Ironically, as the monuments began to receive attention from the central administration of the agency, the man who made them important could not adjust to limitations upon his authority. Thanks to Pinkley's efforts, the monuments became too important to be left to the hard-bitten superintendent. Although Pinkley felt the task of structuring new policies should be his, Albright was not prepared to let him have that kind of control.

This fray shaped the evolution of interpretation throughout the southwestern national monument group. Pinkley continued to push for his understanding of the prehistoric Southwest, realizing that a new interpretive program that focused upon the national parks diminished his role considerably. He retrenched to his home territory, relying upon the public he had spent thirty years cultivating. Pinkley replaced the Epitaph with the Southwestern National Monuments Monthly Report, a mimeographed collection of reports of the custodians, which Pinkley liberally spiced with his own thoughts. Each month, the Boss authored a column called "Ruminations," in which he aired his point of view. Ostensibly aimed at custodians in the national monuments, the monthly report also circulated widely in the Southwest. Bryant and the other specialists chafed at Pinkley's colloquialisms and homespun aphorisms, but they could not wrest the Southwest from him. Direct confrontation failed. Pinkley would have to undermine himself before the hierarchy could limit his power.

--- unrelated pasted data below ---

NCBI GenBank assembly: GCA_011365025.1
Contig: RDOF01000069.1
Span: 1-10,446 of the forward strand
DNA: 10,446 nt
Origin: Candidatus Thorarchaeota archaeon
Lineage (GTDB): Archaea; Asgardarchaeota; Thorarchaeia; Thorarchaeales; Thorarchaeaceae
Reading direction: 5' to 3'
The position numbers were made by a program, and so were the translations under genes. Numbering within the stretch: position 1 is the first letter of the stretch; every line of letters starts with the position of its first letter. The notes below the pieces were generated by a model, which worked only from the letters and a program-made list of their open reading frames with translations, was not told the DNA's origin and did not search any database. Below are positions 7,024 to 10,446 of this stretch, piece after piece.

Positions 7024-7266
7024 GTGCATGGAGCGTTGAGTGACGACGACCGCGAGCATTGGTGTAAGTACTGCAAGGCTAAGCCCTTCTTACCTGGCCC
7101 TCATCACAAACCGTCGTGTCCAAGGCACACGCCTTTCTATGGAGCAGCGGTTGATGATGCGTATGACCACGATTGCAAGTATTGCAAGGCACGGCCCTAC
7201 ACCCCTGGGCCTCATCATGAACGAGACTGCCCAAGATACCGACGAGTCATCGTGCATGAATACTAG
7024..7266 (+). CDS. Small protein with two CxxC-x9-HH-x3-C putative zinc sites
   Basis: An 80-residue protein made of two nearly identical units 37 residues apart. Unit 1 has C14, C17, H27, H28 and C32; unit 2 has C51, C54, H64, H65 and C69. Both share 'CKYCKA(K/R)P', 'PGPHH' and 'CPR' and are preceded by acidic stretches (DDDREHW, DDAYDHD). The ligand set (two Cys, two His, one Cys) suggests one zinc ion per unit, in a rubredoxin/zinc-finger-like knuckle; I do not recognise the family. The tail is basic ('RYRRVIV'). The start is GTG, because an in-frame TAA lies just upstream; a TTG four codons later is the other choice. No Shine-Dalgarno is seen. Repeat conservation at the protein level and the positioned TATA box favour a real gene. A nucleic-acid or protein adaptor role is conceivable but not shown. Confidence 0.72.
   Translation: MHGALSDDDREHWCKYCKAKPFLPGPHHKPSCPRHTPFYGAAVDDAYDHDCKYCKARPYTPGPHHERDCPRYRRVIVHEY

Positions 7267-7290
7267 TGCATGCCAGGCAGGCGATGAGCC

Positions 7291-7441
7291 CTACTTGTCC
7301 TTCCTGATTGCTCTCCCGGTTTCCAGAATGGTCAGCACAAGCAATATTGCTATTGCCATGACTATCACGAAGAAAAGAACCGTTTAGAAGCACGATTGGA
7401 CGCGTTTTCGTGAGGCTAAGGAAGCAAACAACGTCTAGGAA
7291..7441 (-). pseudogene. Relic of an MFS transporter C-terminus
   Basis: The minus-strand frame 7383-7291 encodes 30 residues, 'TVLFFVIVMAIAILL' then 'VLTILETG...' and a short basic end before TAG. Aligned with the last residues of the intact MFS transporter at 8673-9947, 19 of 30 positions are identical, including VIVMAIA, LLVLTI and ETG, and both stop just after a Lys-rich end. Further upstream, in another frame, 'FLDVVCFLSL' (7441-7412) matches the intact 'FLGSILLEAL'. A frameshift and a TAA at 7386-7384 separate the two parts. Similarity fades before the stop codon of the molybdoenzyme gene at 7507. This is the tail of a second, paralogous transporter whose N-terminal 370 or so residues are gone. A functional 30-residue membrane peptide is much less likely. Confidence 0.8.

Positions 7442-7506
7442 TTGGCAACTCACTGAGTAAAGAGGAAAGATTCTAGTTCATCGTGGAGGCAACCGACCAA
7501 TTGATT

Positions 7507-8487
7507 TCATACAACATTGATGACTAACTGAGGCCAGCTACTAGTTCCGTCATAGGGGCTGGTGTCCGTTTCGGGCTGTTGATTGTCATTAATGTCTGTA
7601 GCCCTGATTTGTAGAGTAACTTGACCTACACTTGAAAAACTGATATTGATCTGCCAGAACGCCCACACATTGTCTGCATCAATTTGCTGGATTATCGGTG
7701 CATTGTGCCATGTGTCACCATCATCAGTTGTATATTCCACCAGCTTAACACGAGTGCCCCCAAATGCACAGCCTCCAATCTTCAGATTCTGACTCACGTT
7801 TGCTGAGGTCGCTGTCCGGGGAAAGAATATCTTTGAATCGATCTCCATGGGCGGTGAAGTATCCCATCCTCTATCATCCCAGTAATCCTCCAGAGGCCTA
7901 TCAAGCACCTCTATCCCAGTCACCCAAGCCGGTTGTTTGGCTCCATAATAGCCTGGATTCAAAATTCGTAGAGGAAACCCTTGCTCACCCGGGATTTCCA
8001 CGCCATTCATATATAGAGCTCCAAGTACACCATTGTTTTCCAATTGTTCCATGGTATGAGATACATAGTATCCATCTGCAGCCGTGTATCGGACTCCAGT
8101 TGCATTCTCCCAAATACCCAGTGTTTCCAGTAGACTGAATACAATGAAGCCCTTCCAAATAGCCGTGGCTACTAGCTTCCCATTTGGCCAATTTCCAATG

The New Deal accelerated the conflict between Pinkley and the specialists by increasing the scope of executive oversight in the southwestern monuments. New Deal money was both the solution to Pinkley's problems and the cause of new, more severe antagonism with the central office. Despite successful programs such as the one at Bandelier National Monument, Pinkley found himself grappling with what seemed to him an amorphous bureaucratic monster. As his influence waned, Pinkley became even more rigid in upholding his version of agency standards. He held his ground, which put him continually at odds with the central administration of the agency. The eventuality that Arno B. Cammerer had envisioned a decade earlier came true. Pinkley became a destructive influence within the agency that he loved, and his superiors decided that they had to stop Pinkley before he hurt the public image of the Park Service.

In the end, Pinkley's personal intransigence took matters out of the hands of the Park Service. In February 1934, while Harold L. Ickes was settling into his job in Washington, D.C., Pinkley became involved in a controversy that called his judgement into question. He refused guide service at the Casa Grande to Arizona state senator James Minotto, Henry Horner, the governor of Illinois and an old friend of Ickes, and Ernest Palmer, commissioner of insurance for the state of Illinois, because the men arrived almost an hour after the end of posted visiting hours. Minotto had come to Arizona as a millionaire and was well-known for his overbearing and arrogant behavior. Embarrassed and displeased at the treatment offered to himself and his friends, Minotto complained to Ickes.

Ickes seized upon the Horner-Minotto situation as concrete evidence of his suspicions and pursued Minotto's complaint vigorously. Albright's political sophistication made the Park Service largely immune to the terror Ickes inspired, but when Albright resigned as director in August 1933, the autonomy of the agency went with him. Ickes tried to replace Albright with someone from outside the agency. Albright then persuaded the secretary to appoint Associate Director Cammerer to the top post after Ickes's first choice, Newton B. Drury of the Save-The-Redwoods-League, declined. The genial Cammerer and the blustering Ickes were a less than optimal match. Ickes quickly took an obvious dislike to Cammerer that endured until Drury replaced him at the head of the Park Service in 1941. Ickes also distrusted what he thought was the bureaucratic mentality that promoted incompetence and covered for the mistakes of peers. [23]